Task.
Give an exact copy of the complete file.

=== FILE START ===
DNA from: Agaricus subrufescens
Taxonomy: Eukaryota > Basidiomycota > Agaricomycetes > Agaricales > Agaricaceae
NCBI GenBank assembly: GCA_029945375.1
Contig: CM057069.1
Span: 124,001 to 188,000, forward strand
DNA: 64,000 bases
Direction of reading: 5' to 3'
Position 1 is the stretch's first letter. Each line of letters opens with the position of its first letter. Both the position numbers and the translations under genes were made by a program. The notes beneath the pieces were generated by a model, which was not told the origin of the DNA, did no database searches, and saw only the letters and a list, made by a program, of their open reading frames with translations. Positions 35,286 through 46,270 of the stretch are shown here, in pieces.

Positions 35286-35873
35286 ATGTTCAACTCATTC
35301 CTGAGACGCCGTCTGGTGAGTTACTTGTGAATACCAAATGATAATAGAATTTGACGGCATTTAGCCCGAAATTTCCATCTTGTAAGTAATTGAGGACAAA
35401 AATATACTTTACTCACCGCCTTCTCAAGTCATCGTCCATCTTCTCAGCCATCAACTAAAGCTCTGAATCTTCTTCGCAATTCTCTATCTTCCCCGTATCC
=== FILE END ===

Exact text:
DNA from: Agaricus subrufescens
Taxonomy: Eukaryota > Basidiomycota > Agaricomycetes > Agaricales > Agaricaceae
NCBI GenBank assembly: GCA_029945375.1
Contig: CM057069.1
Span: 124,001 to 188,000, forward strand
DNA: 64,000 bases
Direction of reading: 5' to 3'
Position 1 is the stretch's first letter. Each line of letters opens with the position of its first letter. Both the position numbers and the translations under genes were made by a program. The notes beneath the pieces were generated by a model, which was not told the origin of the DNA, did no database searches, and saw only the letters and a list, made by a program, of their open reading frames with translations. Positions 35,286 through 46,270 of the stretch are shown here, in pieces.

Positions 35286-35873
35286 ATGTTCAACTCATTC
35301 CTGAGACGCCGTCTGGTGAGTTACTTGTGAATACCAAATGATAATAGAATTTGACGGCATTTAGCCCGAAATTTCCATCTTGTAAGTAATTGAGGACAAA
35401 AATATACTTTACTCACCGCCTTCTCAAGTCATCGTCCATCTTCTCAGCCATCAACTAAAGCTCTGAATCTTCTTCGCAATTCTCTATCTTCCCCGTATCC